OP-ED: Dear Young Alumni, Let’s Make Our Future Donations Matter!

OP-ED: Dear Young Alumni, Let’s Make Our Future Donations Matter!

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Photo courtesy of Vanderbilt Athletics.

Winston Du is a 2019 graduate of the College of Arts and Science. He can be reached at winston.du@vanderbilt.edu.

On a breezy summer morning less than a month ago, I joined my fellow members of the Class of 2019 on Alumni Lawn for our graduation. We walked onto the commencement stage still as students, but we walked off as graduates of Vanderbilt University.

Although we may have received our degrees, our involvement with Vanderbilt has yet to come to a close. Of course, some of us may return to attend graduate school. Others may come back and organize reunions, or participate in any one of over 40 Vanderbilt alumni association chapters. But even for those of us who choose to forgo these activities, every now and then we will still receive a letter in the mail from Vanderbilt, reminding us to make a financial contribution.

My message to you, fellow graduates? Don’t blindly donate.

To be clear, I am not advocating (as others have) for us newly-minted alums to withhold our financial gifts to this university. In other words, if you can, do donate! Making sure that a university like ours has the resources it needs to continue its mission is an incredible investment. As Assistant Vice Chancellor Melinda Phillips stated in her letter to the most recent cohort’s Senior Class Fund contributors (myself included), our gifts can “help students become the first in their families to attend college [and]… fund innovative curriculum such as Immersion Vanderbilt.” It can “provide resources for faculty at all of our schools to pursue research that is the first of its kind.”

Yet while I encourage you to give back to Vanderbilt, I also want to challenge you to be creative in your future donation. Address a specific problem. Use your financial commitment as a voice to bring about what you (not the Chancellor or any other university official) think would positively impact our university. I’m talking about effective altruism.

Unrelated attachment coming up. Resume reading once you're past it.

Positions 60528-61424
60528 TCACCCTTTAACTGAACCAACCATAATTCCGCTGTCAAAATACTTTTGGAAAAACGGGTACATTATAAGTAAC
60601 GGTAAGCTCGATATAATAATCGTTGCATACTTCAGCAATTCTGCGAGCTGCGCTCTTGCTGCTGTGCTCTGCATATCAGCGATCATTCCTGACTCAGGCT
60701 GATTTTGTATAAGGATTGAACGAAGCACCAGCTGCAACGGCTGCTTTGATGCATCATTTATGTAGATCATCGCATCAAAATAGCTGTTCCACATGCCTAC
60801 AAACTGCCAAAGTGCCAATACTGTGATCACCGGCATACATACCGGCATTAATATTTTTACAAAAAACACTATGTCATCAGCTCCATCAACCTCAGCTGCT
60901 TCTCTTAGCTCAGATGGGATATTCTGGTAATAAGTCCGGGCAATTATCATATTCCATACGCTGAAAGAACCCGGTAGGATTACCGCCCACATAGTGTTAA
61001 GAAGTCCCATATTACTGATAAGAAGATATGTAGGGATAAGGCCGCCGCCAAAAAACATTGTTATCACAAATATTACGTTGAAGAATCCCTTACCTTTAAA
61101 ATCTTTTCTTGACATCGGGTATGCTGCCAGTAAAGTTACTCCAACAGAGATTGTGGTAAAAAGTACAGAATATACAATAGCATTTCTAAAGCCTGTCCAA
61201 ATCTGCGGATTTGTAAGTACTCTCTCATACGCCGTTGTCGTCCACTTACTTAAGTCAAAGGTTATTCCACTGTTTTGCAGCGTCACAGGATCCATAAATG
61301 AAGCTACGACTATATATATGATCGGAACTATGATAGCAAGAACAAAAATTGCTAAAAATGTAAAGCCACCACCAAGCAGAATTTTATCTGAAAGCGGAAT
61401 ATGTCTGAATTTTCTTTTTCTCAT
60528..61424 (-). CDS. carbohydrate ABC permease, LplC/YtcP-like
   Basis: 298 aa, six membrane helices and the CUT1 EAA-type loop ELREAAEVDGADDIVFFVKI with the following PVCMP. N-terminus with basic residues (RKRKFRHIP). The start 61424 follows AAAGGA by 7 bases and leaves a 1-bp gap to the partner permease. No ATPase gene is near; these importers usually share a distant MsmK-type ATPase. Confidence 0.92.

This sentiment may seem premature, especially since few of us are actually capable of contributing much to Vanderbilt at this time. About 20 percent of each recent cohort graduated with debt. But if recent income trends hold any predictive power, in just a few short years (sooner than we may realize), a number of us will find ourselves with the ability to give generously. According to federal post-school earnings data from College Scorecard, almost immediately after graduation 10 percent of us will already have salaries over $100,000, an amount over three times the median individual income in the United States. By our fifth or sixth reunion, 25 percent of us will have reached that milestone, with another 25 percent earning a salary of over $69,000. Considering the high-track careers and industries a number of us are headed into, it is not inconceivable that some of us will be hedge fund titans, Silicon Valley entrepreneurs, or Fortune 500 CEOs by the peak of our careers. Combined with the fact that over 70 percent of the Class of 2019 graduates have already contributed to the Senior Class Fund, many of us indeed will, in time, make substantial monetary gifts to this university.

For those of you who suspect that you might be in this position, please spare a moment to think about the types of changes you had hoped to see as a student.